Come on down to torrontes town (Salta, Argentina – Day Two)

Funny how hindsight is always 20/20, but Salta was a very expensive detour to make. Firstly the rental car here was the most expensive I’ve experienced at $100+ per day, plus a navigator. Then you factor in the three hours each way from Salta, and the three hours each way to Colome, and that adds up to a fair amount of fuel for two days. Then on the way back from Colome on the previous day I had a blow-out without realising on the gravel highway, and subsequently damaged the wheel, which cost me $220 damages. When you add on accommodation and food, I ended up spending about $500 for two days, well over the $100 per day budget I have set myself. Was it worth the effort and expense? We shall see…

Very old vines on a very hot day

Very old vines on a very hot day

My generous winemaker host from Terrazas in Mendoza had recommended a few wineries to visit in Salta, most notably his close winemaker friend Ignacio at Etchart in Cafayate. At short notice and so close to Christmas I really appreciated Ignacio making some time to take me around the winery. Etchart is one of the oldest wineries in the region, but is now under the French Pernod Ricard banner. It is very strong in the domestic market, which accounts for 70% of its production. The brand is so strong that they are associated with Cafayate, having trademarked the term back in the 60s when torrontes wasn’t trendy. Torrontes is the focus here, and with good reason as even though the region doesn’t produce the most of the variety, it is regarded as producing the best. This has a lot to do with the large oscillations in temperature between day and night. Ignacio took me out to the estate vineyard which has some of the most amazing vines I’ve ever seen, torrontes and a parent variety of torrontes, planted back in the 1860s. Ignacio then took me up to the winery tasting room for a snapshot of the wines produced at Etchart. You can read my notes here.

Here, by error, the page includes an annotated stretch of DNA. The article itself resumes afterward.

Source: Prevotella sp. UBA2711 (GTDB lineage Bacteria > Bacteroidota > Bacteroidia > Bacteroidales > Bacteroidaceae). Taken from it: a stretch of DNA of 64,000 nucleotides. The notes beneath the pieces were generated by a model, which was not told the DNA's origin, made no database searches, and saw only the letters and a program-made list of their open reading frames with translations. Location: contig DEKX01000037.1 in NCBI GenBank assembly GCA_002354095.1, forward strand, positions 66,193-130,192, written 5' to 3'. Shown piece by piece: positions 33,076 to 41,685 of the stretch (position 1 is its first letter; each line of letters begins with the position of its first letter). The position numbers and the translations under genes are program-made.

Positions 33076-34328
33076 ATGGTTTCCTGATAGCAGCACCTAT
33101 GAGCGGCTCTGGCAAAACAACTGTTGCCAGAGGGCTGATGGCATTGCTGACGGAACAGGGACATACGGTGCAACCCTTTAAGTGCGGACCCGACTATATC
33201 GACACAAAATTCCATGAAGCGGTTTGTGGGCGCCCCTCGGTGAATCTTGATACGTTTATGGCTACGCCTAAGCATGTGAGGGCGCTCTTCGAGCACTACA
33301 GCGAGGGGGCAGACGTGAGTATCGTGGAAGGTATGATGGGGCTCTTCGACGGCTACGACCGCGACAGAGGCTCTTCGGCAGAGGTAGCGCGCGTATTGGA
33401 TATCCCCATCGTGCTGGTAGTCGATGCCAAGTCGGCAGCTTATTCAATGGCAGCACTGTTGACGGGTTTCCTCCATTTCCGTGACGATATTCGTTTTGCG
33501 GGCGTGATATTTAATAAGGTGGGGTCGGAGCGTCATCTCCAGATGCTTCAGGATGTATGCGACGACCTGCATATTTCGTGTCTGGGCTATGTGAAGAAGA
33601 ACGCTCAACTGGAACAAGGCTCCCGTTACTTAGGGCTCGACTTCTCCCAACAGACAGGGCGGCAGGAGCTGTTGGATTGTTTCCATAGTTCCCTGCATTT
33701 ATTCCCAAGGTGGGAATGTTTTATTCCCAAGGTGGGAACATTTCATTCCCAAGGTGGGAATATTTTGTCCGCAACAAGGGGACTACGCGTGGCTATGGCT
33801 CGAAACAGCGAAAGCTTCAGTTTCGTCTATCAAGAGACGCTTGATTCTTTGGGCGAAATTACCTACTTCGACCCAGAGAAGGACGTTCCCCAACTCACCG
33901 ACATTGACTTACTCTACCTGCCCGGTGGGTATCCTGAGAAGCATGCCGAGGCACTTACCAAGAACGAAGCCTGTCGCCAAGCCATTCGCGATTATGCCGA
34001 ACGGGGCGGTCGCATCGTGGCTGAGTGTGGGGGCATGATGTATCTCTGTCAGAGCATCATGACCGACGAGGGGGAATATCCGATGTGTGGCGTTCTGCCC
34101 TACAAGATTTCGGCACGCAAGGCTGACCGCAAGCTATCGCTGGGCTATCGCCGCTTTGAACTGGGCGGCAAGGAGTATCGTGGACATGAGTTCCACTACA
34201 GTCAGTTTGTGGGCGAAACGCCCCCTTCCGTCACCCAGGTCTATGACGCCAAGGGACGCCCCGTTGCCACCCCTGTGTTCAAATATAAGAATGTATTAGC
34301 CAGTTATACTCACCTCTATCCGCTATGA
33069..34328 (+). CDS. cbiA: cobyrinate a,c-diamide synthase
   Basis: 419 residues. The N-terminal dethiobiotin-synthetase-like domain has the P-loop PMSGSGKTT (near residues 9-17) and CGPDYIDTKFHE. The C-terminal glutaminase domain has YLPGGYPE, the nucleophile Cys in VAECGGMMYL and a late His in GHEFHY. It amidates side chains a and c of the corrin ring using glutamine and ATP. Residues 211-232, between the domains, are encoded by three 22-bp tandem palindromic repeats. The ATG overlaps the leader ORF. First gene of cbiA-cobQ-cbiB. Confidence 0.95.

One of the other wineries that Gonzalo recommended was Nanni, and once I realised why (apart from the wines being good) I had a chuckle. The reason is that Ignacio recently got married to the daughter of the family who own Nanni, and she is good friends with Gonzalos girlfriend. Naturally Ignacio recommended the winery, and was nice enough to call ahead so they would expect me. Nanni is one the oldest wineries in the region that is owned by the original family, now run by the fourth generation. The focus is naturally on torrontes, but they also make a range of reds that include cabernet sauvignon, malbec and tannat. You can read my notes here.

Click here to see more photos from Day Two of Salta.

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